An FBI intelligence bulletin obtained by the Associated Press said those two letters were postmarked Memphis.
Both letters said: "To see a wrong and not expose it, is to become a silent partner to its continuance." Both were signed, "I am KC and I approve this message."
As authorities scurried to investigate three questionable packages discovered in Senate office buildings, reports of suspicious items also came in from at least three senators' offices in their home states.
Sen. Carl Levin said a staff member at his Saginaw, Mich., office would spend the night at a hospital as a precaution after discovering a suspicious letter. The staff member had no symptoms, Levin said in a statement. He expected to learn preliminary results of tests on the letter by Thursday.
Sen. Jeff Flake (R., Ariz.) said suspicious letters at his Phoenix office had been cleared with nothing dangerous found. A package at the Dallas-area office of Sen. John Cornyn (R., Texas) also was declared harmless, a fire department spokesman said.
All three packages in the Capitol complex turned out to be safe, Capitol police spokeswoman Makema Turner said late Wednesday. But a man was still being questioned after being stopped in connection with the packages, she said.
In all, five senators, including some in the thick of contentious negotiations over gun-control and immigration bills, were sent into emergency mode. Another wave of anxiety swept through the Capitol just before lunchtime when a bag left in the entrance of a Senate building brought a bomb squad racing toward Capitol Hill.
After two tense hours, the package was cleared, as were two letters delivered earlier to the offices of Sens. Joe Manchin III (D., W.Va.) and Richard Shelby (R., Ala.).
All the activity came as tensions were high in Washington and across the country after Monday's bombings at the Boston Marathon that killed three people and injured more than 170. The FBI said there was no indication of a connection between the letters and the bombing. The letters to Obama and Wicker were postmarked April 8, a week before the marathon.
Obama's press secretary, Jay Carney, said mail sent to the White House was screened at a remote site for the safety of the recipients and the general public. He declined to comment on the significance of the preliminary ricin result, referring questions to the FBI.
Capitol Police swiftly ramped up security, and lawmakers and staff were cautioned away from some parts of the Hill complex. After hours of jangled nerves, officials signaled that it was safe to move throughout the area, and people settled back to normal, if watchful, activity.
The Senate sergeant-at-arms, Terrance Gainer, said that an individual who was responsible Tuesday for simultaneous suspicious-package incidents in the Hart and Russell Senate Office Buildings was detained and released Wednesday. The packages were not hazardous.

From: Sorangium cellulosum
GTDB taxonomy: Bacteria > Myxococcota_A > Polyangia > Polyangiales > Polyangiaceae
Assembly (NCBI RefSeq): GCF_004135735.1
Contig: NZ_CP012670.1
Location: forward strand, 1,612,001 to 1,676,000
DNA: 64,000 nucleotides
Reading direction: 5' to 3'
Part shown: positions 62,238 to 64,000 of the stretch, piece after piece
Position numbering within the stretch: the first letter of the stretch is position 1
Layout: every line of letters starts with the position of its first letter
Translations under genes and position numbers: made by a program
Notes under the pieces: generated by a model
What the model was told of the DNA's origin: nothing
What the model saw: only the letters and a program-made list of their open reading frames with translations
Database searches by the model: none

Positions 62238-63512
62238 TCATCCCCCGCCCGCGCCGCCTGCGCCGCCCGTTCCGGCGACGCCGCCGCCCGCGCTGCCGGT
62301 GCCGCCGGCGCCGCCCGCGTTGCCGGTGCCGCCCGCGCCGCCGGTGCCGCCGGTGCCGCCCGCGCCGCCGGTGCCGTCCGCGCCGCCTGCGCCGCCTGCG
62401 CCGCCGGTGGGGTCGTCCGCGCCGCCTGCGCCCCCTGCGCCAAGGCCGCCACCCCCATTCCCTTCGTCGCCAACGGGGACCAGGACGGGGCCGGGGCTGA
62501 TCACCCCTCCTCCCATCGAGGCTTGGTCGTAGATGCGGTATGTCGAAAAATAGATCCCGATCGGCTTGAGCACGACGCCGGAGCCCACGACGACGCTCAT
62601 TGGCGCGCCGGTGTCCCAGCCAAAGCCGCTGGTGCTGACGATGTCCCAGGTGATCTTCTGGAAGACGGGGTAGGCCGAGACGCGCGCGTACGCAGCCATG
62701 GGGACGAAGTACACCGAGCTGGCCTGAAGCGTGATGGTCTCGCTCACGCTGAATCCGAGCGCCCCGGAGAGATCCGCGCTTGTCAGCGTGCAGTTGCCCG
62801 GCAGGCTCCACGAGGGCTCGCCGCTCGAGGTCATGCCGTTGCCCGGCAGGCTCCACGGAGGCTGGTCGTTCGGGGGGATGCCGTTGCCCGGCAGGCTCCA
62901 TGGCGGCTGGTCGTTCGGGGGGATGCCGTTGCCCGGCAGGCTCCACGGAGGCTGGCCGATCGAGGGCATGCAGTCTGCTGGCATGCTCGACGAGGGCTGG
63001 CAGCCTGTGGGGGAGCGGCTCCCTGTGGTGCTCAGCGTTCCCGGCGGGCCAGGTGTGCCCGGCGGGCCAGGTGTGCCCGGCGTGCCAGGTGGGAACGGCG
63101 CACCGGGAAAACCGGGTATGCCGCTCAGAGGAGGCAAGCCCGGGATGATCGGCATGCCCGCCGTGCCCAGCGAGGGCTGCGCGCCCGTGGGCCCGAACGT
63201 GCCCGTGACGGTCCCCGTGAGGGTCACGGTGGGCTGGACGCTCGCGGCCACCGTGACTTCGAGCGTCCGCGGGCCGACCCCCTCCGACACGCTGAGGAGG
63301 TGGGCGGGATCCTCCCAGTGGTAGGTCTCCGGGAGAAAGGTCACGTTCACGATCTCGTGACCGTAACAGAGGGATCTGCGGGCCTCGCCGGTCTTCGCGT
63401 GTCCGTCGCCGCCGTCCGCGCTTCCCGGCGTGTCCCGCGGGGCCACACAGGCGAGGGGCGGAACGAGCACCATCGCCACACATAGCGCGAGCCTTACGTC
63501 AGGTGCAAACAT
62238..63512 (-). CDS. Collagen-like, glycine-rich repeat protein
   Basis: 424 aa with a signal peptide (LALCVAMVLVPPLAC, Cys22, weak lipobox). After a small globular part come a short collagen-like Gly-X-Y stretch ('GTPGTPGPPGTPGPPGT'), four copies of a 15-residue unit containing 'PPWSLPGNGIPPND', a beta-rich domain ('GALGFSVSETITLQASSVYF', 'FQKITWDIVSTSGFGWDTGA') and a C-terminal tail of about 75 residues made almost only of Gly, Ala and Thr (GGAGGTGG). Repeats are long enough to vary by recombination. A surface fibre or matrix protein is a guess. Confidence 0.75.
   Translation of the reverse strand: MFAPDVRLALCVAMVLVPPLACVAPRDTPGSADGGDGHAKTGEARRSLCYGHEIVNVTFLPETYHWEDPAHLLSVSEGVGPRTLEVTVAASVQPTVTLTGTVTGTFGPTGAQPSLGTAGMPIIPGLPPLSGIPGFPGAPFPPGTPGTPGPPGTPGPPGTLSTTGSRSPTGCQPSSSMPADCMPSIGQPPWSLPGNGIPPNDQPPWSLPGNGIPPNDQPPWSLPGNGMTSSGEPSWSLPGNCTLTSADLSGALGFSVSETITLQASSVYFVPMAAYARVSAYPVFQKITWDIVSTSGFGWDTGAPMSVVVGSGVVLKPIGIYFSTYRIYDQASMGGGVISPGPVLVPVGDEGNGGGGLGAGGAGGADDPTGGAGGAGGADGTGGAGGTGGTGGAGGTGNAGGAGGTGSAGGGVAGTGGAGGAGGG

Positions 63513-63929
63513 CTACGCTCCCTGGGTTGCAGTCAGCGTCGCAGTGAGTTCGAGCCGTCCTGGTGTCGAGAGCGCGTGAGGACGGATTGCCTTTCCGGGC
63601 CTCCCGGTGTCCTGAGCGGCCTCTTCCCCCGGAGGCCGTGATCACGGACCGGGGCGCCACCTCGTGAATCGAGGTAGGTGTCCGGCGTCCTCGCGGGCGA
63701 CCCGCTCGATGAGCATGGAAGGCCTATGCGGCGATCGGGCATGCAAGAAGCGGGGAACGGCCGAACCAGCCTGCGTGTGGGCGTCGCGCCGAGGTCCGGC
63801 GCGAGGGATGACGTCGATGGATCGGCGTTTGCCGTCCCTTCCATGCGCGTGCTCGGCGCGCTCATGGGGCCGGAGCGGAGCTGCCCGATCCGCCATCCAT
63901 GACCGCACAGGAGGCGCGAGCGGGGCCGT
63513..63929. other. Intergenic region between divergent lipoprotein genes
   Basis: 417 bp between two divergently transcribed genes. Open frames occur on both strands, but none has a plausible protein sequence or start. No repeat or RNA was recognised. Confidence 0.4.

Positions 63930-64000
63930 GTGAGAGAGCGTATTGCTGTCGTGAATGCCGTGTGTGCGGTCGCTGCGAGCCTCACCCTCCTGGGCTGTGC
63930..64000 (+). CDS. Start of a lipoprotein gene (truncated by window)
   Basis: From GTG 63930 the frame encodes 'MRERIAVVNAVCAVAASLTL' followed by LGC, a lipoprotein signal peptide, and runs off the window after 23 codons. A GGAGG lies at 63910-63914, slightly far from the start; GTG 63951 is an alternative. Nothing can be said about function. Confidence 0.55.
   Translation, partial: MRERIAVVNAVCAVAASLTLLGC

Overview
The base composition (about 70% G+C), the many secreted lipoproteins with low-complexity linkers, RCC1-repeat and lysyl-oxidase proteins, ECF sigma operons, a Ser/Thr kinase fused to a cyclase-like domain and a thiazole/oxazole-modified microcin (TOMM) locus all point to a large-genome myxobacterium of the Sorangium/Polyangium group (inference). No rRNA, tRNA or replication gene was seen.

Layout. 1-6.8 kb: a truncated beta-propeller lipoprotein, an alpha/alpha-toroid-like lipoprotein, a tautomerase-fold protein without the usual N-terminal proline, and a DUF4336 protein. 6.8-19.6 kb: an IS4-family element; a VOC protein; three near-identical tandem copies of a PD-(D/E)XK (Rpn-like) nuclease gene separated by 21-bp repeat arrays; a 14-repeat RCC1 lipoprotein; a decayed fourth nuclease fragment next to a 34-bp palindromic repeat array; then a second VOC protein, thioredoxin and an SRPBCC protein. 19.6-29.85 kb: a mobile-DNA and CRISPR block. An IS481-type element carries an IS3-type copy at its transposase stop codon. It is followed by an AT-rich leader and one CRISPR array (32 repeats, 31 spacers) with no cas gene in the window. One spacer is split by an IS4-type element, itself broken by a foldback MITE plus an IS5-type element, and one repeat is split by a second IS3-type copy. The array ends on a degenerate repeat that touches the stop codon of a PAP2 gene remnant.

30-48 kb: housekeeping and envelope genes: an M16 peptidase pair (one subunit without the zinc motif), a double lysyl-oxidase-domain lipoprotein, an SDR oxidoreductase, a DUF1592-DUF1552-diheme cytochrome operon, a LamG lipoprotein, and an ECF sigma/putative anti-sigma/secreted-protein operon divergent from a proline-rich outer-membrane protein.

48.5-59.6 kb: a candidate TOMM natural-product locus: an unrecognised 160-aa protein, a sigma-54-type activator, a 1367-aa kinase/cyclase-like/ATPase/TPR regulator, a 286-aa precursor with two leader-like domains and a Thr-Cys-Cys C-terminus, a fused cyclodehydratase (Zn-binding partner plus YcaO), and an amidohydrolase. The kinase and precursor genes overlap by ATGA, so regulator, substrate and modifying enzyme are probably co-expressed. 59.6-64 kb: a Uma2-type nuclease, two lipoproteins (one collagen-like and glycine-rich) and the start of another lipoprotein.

At a House hearing, Postmaster General Patrick Donahoe noted that there had been ricin alerts since the notorious 2001 anthrax mailings and that procedures were in place to protect postal employees and help track down culprits.
"Over the course of years, we've had some situations where there have been ricin scares," Donahoe said. "Until this date, there's never been any actually proved that have gone through the system."
Even during the flurry of concern, normal business continued across most of the Capitol and its office buildings, with tour groups passing through, and visitors streaming in and out of Wicker's office.
Amy Keough of Stow, Mass., and her family were searching for an open entrance to the Russell Senate Office Building and walked by a U.S. Capitol Police hazardous-materials vehicle. The Keoughs had been visiting Washington for several days, but Monday's bombing was on their minds.
"We don't know really what it is that's going on," Keough said. "We're from Massachusetts, so right now anything is possible, with all the events in Boston."
How Deadly Is Ricin?
Ricin is derived from the castor plant, which makes castor oil. What makes it scary is that there is no antidote. It is deadliest when inhaled. It is not contagious.
The Centers for Disease Control and Prevention rates ricin a "Class B" threat, the agency's second-highest threat level - behind anthrax, botulism, plague, smallpox, tularemia, and viral hemorrhagic fevers.
The 2010 Homeland Security Department handbook says that inhaling ricin is more dangerous than eating it but that "formulating ricin powder to produce the necessary size to be efficiently disseminated via aerosol requires technical skill."
SOURCE: Associated Press
This article contains information from the Washington Post.